This article was originally published here
Med Care. 2021 Apr 6. doi: 10.1097/MLR.0000000000001535. Online ahead of print.
BACKGROUND: Front-line workers (FLW) are at risk for secondary traumatic stress, burnout, and related psychiatric sequelae: depression, anxiety, suicidality, posttraumatic stress disorder, and sleep and substance use disorders. FLW are in need of self-care programs to support their mental health.
METHODS: Quasi-experimental study to assess the impact of a simple mental well-being and emotional regulation training, the Community Resiliency Model (CRM), using a convenience sample of FLW. Baseline scores of mental well-being and stress measures were compared with follow-up scores at 3 time points. Outcomes were psychological wellness (World Health Organization-5 Well-being Index); resilience (Connor-Davidson Resilience Scale-10); traumatic stress (Secondary Traumatic Stress Scale); physical symptoms (Somatic Symptom Scale-8).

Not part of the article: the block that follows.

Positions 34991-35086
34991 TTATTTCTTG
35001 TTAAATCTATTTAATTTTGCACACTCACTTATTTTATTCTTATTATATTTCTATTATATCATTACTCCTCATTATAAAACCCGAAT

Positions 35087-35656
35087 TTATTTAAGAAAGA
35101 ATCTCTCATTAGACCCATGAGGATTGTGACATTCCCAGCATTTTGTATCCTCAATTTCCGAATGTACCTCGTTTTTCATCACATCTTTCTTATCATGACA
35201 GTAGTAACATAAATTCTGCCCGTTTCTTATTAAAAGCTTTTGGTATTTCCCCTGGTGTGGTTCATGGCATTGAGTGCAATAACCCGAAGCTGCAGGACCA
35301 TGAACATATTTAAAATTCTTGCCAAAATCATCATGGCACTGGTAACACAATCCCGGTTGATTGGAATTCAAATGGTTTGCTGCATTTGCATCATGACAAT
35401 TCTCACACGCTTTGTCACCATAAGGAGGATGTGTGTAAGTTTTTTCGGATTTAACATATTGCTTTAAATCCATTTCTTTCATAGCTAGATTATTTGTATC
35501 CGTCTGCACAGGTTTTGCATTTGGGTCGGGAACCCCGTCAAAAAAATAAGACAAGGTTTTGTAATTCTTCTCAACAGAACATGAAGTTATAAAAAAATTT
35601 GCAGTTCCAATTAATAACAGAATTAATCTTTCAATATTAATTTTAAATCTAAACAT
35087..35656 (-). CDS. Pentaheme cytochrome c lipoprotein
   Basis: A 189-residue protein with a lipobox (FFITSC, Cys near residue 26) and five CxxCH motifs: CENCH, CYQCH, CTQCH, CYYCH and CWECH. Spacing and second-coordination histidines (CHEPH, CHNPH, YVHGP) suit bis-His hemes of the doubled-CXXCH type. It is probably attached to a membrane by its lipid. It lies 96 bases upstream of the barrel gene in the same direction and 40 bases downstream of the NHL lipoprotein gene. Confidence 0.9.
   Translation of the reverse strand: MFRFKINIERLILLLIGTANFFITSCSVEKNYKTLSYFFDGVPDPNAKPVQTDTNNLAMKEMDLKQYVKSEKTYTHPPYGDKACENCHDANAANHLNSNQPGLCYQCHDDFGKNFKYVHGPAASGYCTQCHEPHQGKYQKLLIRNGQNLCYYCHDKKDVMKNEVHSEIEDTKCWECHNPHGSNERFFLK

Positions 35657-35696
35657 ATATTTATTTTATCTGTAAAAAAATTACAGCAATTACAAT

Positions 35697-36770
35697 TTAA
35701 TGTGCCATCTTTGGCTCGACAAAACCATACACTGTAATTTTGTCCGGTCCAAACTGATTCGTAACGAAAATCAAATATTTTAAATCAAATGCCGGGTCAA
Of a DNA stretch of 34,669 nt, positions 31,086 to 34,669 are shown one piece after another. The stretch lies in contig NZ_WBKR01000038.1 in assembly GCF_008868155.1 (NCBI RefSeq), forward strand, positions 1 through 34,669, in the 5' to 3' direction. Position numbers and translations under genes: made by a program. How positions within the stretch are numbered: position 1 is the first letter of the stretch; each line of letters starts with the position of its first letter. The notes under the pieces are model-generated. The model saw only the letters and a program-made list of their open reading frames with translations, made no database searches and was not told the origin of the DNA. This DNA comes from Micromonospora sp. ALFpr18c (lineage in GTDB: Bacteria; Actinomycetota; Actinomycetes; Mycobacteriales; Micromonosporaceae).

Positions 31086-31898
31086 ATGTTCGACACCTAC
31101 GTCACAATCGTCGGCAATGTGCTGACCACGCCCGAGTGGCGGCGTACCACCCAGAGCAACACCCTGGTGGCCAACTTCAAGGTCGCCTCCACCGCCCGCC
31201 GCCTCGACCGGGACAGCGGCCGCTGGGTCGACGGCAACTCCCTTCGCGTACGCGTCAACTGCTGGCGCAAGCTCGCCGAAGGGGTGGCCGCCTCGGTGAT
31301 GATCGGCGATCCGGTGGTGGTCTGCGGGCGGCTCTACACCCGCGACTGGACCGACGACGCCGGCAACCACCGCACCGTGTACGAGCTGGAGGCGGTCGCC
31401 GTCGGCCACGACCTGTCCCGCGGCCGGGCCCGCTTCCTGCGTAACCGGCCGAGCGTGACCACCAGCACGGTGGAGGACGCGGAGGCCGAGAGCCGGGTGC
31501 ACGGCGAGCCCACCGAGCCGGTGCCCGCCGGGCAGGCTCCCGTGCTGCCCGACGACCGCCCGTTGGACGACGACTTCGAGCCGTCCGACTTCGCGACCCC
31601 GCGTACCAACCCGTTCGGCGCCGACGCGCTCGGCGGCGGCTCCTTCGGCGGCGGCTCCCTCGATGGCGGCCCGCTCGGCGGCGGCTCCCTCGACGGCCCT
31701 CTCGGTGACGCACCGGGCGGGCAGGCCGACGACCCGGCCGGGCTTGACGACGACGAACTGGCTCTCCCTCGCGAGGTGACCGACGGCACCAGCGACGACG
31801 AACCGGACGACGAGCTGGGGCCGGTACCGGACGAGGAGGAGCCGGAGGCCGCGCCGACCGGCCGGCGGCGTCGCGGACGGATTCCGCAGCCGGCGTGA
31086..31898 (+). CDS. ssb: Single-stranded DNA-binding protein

RESULTS: Of the 104 participants who enrolled and attended the CRM training, 73 (70.2%) completed at least 1 posttest. Well-being scores increased at 1 year with a small-moderate effect size (Cohen d=0.32). Resilience scores increased with a small-moderate effect size by 1 year (Cohen d=0.36). Secondary traumatic stress scores declined, with the largest effect at 1 week (Cohen d=0.49). Somatic symptoms decreased at each posttest, with the largest change occurring from baseline to 1 week (d=0.39). Participants reported an awareness of body sensations helped them when overwhelmed as a means of calming themselves.
CONCLUSIONS: After a 3-hour CRM training, participants reported improved mental well-being and decreased secondary traumatic stress and somatic symptoms. This simple body awareness intervention may be a good resource during the COVID-19 pandemic.